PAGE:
Claims China hacked Vatican emerge in lead-up to summit

Chinese government spies hacked Vatican computer networks, a US firm that tracks state-backed cyber attacks has reported.

The apparent espionage effort also included hacking Catholic diocese of Hong Kong and the head of the Hong Kong Study Mission, who is seen as Pope Francis’ de facto representative to China.

Security firm Recorded Future, which detected the attacks, says they began in May.

The Vatican and Beijing were expected to engage in talks this year over the renewal of a landmark 2018 deal that stabilised relations between China and the Church.

Recorded Future says the Chinese Communist Party has used similar tools and methods previously identified with Chinese state-backed hacking groups.

One attack was hidden inside a document that appeared to be a legitimate letter from the Vatican to Monsignor Javier Corona Herrera, the chaplain who heads the study mission in Hong Kong.

It is unclear whether the letter was fabricated or if a real document the attackers had obtained and then linked to malware that gave them access to the computers of the Hong Kong church offices and the Vatican’s mail servers.

The electronic file looked as if it was on the official stationery of Archbishop Edgar Peña Parra and the letter carried a message from Cardinal Pietro Parolin.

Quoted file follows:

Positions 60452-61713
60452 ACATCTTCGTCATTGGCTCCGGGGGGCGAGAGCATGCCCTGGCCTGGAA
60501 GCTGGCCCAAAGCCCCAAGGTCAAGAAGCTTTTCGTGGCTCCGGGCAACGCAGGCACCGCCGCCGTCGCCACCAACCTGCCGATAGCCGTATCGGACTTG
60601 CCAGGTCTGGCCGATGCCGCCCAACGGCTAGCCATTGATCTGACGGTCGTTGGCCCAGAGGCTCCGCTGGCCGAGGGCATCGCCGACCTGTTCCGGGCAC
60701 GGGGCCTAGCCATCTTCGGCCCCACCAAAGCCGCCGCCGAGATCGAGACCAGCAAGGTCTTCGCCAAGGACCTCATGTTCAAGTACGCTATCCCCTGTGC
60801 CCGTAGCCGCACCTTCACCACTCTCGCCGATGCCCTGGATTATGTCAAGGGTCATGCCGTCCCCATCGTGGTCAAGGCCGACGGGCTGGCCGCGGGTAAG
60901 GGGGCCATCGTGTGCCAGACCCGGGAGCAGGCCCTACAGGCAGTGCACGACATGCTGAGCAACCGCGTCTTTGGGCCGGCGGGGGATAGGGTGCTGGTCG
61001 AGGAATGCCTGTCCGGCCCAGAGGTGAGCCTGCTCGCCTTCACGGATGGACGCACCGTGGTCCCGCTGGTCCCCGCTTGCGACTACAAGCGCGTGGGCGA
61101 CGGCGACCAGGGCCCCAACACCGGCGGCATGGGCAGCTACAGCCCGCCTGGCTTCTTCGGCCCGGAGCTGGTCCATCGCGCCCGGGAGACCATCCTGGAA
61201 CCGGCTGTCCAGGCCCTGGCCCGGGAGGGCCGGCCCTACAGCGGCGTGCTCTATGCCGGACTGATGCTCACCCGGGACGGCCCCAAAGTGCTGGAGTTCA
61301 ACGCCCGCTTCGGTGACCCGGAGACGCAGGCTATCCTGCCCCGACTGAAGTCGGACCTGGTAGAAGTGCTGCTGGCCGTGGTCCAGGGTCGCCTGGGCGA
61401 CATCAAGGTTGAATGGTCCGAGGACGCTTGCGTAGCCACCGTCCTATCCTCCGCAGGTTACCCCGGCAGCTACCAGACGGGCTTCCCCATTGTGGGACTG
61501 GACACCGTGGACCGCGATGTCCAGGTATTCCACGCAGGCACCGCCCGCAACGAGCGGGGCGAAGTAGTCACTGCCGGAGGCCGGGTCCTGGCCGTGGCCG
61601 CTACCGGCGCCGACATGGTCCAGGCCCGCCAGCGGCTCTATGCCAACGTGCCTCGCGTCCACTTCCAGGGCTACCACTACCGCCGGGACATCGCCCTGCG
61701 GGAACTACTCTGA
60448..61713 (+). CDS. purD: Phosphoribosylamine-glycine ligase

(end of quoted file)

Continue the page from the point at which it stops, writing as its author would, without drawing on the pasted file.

Hackers and state authorities are said to have frequently used cyber attacks to try to gather information on groups of Buddhist Tibetans, Muslim Uighurs and Falun Gong practitioners outside China.

The Party has been tightening its grip on religious groups, in an effort to “Sinicise” the religions practised in the country.

China officially recognises five religions, including Catholicism. However the authorities often suspect religious groups and worshippers of undermining the control of the Communist Party and the state, and of threatening the country’s national security.

China’s Foreign Ministry spokesman Wang Wenbin says China is a “staunch defender” of cybersecurity.

Ample evidence rather than conjecture is needed when investigating cyber events, he says.

Beijing denies engaging in any state-backed hacking attempts. On the contrary – Beijing is a victim of such threats, it says.

The claims that Beijing spies hacked the Vatican emerged after a rare meeting between Beijing and the Vatican’s foreign minister earlier this year in Germany. The meeting was the highest-level official encounter between China and the Vatican in decades.

Relations between the two have been improving and they have been expected to renew the provisional two-year deal on the operation of the Catholic Church in China this September.

However, there was no indication if the deal would be automatically extended because of the pandemic and for how long.


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